85:2 You forgave the iniquity of your people; you pardoned all their sin. Selah

85:3 You withdrew all your wrath; you turned from your hot anger.

85:4 Restore us again, O God of our salvation, and put away your indignation toward us.

85:5 Will you be angry with us forever? Will you prolong your anger to all generations?

85:6 Will you not revive us again, so that your people may rejoice in you?

85:7 Show us your steadfast love, O LORD, and grant us your salvation.

85:8 Let me hear what God the LORD will speak, for he will speak peace to his people, to his faithful, to those who turn to him in their hearts.

85:9 Surely his salvation is at hand for those who fear him, that his glory may dwell in our land.

85:10 Steadfast love and faithfulness will meet; righteousness and peace will kiss each other.

85:11 Faithfulness will spring up from the ground, and righteousness will look down from the sky.

85:12 The LORD will give what is good, and our land will yield its increase.

85:13 Righteousness will go before him, and will make a path for his steps.

First reading — alternative

Abraham asks if the Lord will spare Sodom and Gomorrah provided a faithful remnant is present.

Genesis 18:20-32

18:20 Then the LORD said, “How great is the outcry against Sodom and Gomorrah and how very grave their sin!

18:21 I must go down and see whether they have done altogether according to the outcry that has come to me; and if not, I will know.”

18:22 So the men turned from there, and went toward Sodom, while Abraham remained standing before the LORD.

18:23 Then Abraham came near and said, “Will you indeed sweep away the righteous with the wicked?

18:24 Suppose there are fifty righteous within the city; will you then sweep away the place and not forgive it for the fifty righteous who are in it?

18:25 Far be it from you to do such a thing, to slay the righteous with the wicked, so that the righteous fare as the wicked! Far be that from you! Shall not the Judge of all the earth do what is just?”

18:26 And the LORD said, “If I find at Sodom fifty righteous in the city, I will forgive the whole place for their sake.”

18:27 Abraham answered, “Let me take it upon myself to speak to the Lord, I who am but dust and ashes.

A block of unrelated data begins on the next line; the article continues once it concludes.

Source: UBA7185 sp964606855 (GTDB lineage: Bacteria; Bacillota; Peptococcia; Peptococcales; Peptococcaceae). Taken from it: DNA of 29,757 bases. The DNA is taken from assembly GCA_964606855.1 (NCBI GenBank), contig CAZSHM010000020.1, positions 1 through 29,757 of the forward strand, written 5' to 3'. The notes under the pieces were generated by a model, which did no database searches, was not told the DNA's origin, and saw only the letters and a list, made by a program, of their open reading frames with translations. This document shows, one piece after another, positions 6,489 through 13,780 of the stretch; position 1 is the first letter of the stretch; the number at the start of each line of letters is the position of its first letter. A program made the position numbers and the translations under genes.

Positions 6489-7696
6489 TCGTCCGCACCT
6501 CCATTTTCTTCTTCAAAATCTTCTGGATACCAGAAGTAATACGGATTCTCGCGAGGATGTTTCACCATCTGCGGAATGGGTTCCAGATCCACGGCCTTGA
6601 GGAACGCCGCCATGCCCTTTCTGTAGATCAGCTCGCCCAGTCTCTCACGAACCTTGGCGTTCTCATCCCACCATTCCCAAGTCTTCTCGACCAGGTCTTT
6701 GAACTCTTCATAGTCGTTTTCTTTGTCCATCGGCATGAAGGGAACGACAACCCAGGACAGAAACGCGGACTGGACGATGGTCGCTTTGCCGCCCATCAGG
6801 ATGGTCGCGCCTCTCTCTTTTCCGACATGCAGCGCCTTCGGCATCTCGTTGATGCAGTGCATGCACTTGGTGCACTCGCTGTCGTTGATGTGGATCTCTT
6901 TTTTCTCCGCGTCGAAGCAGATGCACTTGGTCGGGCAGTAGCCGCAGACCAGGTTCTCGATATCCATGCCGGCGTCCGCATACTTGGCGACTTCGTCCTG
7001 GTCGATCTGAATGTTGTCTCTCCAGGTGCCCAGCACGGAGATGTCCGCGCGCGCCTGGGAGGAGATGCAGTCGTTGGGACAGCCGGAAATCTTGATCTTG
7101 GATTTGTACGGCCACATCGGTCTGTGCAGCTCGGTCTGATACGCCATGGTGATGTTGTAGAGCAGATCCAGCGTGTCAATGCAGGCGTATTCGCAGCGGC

18:28 Suppose five of the fifty righteous are lacking? Will you destroy the whole city for lack of five?” And he said, “I will not destroy it if I find forty-five there.”

18:29 Again he spoke to him, “Suppose forty are found there.” He answered, “For the sake of forty I will not do it.”

18:30 Then he said, “Oh do not let the Lord be angry if I speak. Suppose thirty are found there.” He answered, “I will not do it, if I find thirty there.”

18:31 He said, “Let me take it upon myself to speak to the Lord. Suppose twenty are found there.” He answered, “For the sake of twenty I will not destroy it.”

18:32 Then he said, “Oh do not let the Lord be angry if I speak just once more. Suppose ten are found there.” He answered, “For the sake of ten I will not destroy it.”

Psalm — alternative

It is unclear at what point in his life David wrote this Psalm, one of thanksgiving and praise to the Lord.

Psalm 138

138:1 I give you thanks, O LORD, with my whole heart; before the gods I sing your praise;

138:2 I bow down toward your holy temple and give thanks to your name for your steadfast love and your faithfulness; for you have exalted your name and your word above everything.

138:3 On the day I called, you answered me, you increased my strength of soul.

138:4 All the kings of the earth shall praise you, O LORD, for they have heard the words of your mouth.

138:5 They shall sing of the ways of the LORD, for great is the glory of the LORD.

138:6 For though the LORD is high, he regards the lowly; but the haughty he perceives from far away.

138:7 Though I walk in the midst of trouble, you preserve me against the wrath of my enemies; you stretch out your hand, and your right hand delivers me.

138:8 The LORD will fulfill his purpose for me; your steadfast love, O LORD, endures forever. Do not forsake the work of your hands.

Epistle

Paul tells the Colossians to stand firm in the faith and to support each other, because Christ’s death on the Cross for our sins and His Resurrection surpass everything known to mankind.

Colossians 2:6-15, (16-19)

2:6 As you therefore have received Christ Jesus the Lord, continue to live your lives in him,

2:7 rooted and built up in him and established in the faith, just as you were taught, abounding in thanksgiving.

2:8 See to it that no one takes you captive through philosophy and empty deceit, according to human tradition, according to the elemental spirits of the universe, and not according to Christ.

2:9 For in him the whole fullness of deity dwells bodily,

2:10 and you have come to fullness in him, who is the head of every ruler and authority.

2:11 In him also you were circumcised with a spiritual circumcision, by putting off the body of the flesh in the circumcision of Christ;

2:12 when you were buried with him in baptism, you were also raised with him through faith in the power of God, who raised him from the dead.

2:13 And when you were dead in trespasses and the uncircumcision of your flesh, God made you alive together with him, when he forgave us all our trespasses,

2:14 erasing the record that stood against us with its legal demands. He set this aside, nailing it to the cross.

2:15 He disarmed the rulers and authorities and made a public example of them, triumphing over them in it.

2:16 Therefore do not let anyone condemn you in matters of food and drink or of observing festivals, new moons, or sabbaths.

2:17 These are only a shadow of what is to come, but the substance belongs to Christ.